The Russian President had previously talked about using nuclear weapons against nations that according to him are a threat to Russia. In a televised statement in February, he said: “No matter who tries to stand in our way or all the more so create threats for our country and our people, they must know that Russia will respond immediately, and the consequences will be such as you have never seen in your entire history.”
He later said in a televised meeting with the Kremlin’s defence chiefs that “officials in leading NATO countries have allowed themselves to make aggressive comments about our country, therefore I hereby order the Minister of Defense and the chief of the General Staff to place the Russian Army Deterrence Force on combat alert”.
During an interview with CNN on Tuesday, Putin’s chief spokesperson Dmitry Peskov repeatedly refused to rule out Russia using nuclear weapons against what Moscow saw as an “existential threat”.
When asked under what conditions Putin would use Russia’s nuclear capability, Peskov replied, “if it is an existential threat for our country, then it can be.”
Asked about Ukraine and what the Russian President has achieved out of it, Mr Peskov said to CNN: “Well, first of all, not yet. He hasn’t achieved yet.”
The spokesman also claimed that the “special military operation”, which is the Kremlin’s questionable justification for Russia’s invasion in Ukraine, was “going on strictly in accordance with the plans and the purposes that were established beforehand”.
Meanwhile, the Russian advance continues to stall, according to Western intelligence agencies, as Putin’s troops take up defensive positions in their effort to encircle large Ukrainian cities
Around 100,000 residents of Mariupol remain trapped in the strategic southern port city that Russia has focused its efforts on capturing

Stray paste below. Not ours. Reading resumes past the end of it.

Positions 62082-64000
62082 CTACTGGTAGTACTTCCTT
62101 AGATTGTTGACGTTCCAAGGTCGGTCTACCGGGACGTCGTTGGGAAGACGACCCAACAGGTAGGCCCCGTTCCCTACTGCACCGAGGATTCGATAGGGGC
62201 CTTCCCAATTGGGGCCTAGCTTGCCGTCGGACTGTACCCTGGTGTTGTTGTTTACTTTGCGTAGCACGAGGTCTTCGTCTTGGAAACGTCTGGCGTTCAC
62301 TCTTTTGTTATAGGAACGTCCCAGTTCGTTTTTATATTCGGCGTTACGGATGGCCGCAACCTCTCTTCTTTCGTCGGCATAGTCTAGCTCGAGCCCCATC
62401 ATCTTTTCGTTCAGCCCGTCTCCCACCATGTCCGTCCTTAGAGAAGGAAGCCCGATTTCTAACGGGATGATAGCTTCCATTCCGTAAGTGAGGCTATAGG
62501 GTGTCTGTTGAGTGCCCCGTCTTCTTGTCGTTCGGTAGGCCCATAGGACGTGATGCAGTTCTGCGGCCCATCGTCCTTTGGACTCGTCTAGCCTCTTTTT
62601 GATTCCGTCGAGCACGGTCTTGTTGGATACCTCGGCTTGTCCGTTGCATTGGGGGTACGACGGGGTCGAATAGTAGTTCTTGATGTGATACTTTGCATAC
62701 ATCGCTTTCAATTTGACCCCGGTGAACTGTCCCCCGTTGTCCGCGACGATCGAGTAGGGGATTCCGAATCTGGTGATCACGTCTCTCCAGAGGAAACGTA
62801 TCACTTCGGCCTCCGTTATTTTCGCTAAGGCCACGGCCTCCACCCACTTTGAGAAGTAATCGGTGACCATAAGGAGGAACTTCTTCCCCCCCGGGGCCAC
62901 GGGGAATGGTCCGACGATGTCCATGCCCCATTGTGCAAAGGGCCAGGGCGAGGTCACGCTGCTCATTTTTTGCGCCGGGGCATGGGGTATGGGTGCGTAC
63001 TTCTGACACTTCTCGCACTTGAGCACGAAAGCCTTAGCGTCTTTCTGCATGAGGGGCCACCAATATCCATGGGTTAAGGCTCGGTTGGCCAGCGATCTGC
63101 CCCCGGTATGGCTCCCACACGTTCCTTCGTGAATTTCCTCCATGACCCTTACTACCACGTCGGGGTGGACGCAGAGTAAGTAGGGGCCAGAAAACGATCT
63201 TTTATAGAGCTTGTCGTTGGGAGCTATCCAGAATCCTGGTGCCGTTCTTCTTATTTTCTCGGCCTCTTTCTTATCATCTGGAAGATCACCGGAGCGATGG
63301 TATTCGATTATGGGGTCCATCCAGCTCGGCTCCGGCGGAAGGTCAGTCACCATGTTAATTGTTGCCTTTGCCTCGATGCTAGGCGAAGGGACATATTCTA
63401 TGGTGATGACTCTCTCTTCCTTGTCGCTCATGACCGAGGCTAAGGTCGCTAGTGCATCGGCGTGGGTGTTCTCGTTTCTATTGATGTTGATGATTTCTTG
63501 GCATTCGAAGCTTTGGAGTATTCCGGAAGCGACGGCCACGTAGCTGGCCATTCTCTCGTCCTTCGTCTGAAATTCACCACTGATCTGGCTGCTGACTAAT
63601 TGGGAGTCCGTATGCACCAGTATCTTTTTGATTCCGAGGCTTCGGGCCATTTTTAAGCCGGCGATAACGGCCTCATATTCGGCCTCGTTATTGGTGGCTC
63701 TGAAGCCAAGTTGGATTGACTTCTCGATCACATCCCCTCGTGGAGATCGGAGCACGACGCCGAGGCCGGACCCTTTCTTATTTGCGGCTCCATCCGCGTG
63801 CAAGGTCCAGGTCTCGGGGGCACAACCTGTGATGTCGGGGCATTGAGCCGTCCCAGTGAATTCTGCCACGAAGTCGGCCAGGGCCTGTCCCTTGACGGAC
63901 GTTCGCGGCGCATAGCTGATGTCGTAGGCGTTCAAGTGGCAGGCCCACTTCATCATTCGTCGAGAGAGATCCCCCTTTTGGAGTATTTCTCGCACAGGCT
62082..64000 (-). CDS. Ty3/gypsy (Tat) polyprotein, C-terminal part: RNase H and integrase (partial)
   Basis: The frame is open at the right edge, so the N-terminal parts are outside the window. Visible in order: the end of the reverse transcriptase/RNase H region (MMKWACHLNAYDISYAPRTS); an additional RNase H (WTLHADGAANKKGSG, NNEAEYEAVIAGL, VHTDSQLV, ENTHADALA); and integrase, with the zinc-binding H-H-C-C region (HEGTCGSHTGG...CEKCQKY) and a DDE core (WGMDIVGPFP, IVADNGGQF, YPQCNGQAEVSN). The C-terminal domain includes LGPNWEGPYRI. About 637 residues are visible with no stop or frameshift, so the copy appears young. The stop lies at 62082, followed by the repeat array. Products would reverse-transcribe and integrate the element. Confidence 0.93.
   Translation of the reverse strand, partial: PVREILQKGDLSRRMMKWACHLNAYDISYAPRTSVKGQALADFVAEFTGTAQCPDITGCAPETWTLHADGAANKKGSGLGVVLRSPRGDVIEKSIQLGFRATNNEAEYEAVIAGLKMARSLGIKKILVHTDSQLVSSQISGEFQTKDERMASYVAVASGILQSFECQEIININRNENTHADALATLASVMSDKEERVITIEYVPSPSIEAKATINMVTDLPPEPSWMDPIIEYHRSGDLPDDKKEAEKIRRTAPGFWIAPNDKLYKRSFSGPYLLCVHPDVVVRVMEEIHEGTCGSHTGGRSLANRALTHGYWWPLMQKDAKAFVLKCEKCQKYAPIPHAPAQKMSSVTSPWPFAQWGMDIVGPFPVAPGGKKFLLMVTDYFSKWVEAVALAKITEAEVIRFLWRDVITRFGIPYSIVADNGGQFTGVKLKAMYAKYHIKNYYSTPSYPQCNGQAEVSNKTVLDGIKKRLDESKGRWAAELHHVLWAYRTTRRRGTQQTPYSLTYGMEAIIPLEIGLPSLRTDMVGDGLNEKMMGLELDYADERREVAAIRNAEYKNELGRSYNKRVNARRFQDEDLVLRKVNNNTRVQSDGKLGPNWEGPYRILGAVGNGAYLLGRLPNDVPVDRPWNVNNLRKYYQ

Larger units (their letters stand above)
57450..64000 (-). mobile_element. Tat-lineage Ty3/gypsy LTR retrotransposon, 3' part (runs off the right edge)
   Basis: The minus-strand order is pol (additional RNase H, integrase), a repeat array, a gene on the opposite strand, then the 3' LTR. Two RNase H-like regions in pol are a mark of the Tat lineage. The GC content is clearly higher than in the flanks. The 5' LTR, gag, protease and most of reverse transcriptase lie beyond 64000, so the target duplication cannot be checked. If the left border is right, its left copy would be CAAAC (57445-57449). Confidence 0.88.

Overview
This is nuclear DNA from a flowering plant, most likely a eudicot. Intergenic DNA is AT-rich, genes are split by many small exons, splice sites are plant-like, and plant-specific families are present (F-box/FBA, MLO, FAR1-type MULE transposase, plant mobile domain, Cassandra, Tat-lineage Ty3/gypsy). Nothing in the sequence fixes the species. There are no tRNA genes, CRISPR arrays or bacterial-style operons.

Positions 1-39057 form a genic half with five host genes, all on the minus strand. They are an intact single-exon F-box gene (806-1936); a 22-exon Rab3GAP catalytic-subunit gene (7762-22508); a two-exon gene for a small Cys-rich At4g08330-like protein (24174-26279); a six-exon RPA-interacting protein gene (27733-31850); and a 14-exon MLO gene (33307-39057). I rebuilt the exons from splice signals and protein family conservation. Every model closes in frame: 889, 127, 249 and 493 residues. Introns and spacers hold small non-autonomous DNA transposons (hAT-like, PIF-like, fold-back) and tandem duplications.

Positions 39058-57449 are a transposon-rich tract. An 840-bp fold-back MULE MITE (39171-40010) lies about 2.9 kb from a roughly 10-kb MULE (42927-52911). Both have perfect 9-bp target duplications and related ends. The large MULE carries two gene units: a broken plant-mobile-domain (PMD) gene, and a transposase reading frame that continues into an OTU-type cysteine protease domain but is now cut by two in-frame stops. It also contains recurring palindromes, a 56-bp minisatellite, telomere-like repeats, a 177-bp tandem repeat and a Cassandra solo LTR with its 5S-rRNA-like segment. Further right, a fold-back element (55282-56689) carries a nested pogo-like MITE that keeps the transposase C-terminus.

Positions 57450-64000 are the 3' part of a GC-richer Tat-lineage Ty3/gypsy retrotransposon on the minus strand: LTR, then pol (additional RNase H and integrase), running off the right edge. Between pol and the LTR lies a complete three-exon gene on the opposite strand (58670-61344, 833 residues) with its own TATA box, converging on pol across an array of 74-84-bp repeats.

Around 7,000 Mariupol residents were rescued on Tuesday, President Zelensky said in his nightly Facebook address
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During the interview, Mr Peskov also echoed Putin’s demands, saying that the “main goals of the operation” are to “get rid of the military potential of Ukraine,” to ensure the ex-Soviet state is a “neutral country,” to get rid of “nationalist battalions,” for Ukraine to accept that Crimea, which was annexed by Putin in 2014, is part of Russia and to accept that the breakaway statelets of Luhansk and Donetsk “are already independent”.
The US Pentagon denounced the statement as reckless, saying “it’s not the way a responsible nuclear power should act”.
Asked about Peskov’s statement and Russia’s nuclear stance more broadly, Pentagon spokesman John Kirby said Moscow’s rhetoric on the potential use of nuclear weapons was “dangerous.”
He told reporters: “It’s not the way a responsible nuclear power should act.”
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Mr Kirby stressed that Pentagon officials “haven’t seen anything that would lead us to conclude that we need to change our strategic deterrent posture”.
He added: “We monitor this as best we can every day.”
The US is expected to announce more sanctions to be imposed on Russia when President Biden travels to Brussels for talks with NATO and G7 leaders on Thursday.
Zelensky is expected to address the gathering via remote teleconference.
Ukrainian officials say he will use the opportunity to call for more air defence systems.